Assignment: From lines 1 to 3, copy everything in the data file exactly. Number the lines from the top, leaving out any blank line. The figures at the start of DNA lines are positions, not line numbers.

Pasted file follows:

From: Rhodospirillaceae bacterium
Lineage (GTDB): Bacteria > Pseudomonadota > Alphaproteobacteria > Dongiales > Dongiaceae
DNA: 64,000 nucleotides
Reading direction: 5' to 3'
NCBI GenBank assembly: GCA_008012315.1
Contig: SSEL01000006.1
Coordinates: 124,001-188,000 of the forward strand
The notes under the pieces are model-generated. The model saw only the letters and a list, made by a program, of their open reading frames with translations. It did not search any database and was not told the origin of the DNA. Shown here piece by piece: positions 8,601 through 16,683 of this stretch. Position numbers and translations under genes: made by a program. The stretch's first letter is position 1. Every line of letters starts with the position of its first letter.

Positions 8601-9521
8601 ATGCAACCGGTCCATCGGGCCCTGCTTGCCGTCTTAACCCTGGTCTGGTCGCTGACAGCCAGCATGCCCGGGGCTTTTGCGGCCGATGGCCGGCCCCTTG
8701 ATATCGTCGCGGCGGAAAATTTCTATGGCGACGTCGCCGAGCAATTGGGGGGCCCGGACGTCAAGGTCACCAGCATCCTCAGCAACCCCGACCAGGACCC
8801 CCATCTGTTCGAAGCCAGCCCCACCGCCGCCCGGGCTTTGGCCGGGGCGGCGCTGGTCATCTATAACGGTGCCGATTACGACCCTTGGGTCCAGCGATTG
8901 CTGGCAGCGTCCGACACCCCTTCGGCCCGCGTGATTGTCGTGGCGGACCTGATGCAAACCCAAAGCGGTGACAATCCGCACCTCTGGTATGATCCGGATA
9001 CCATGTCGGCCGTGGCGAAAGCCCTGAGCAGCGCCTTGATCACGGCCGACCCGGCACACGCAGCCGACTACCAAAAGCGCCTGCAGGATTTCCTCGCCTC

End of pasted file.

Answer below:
From: Rhodospirillaceae bacterium
Lineage (GTDB): Bacteria > Pseudomonadota > Alphaproteobacteria > Dongiales > Dongiaceae
DNA: 64,000 nucleotides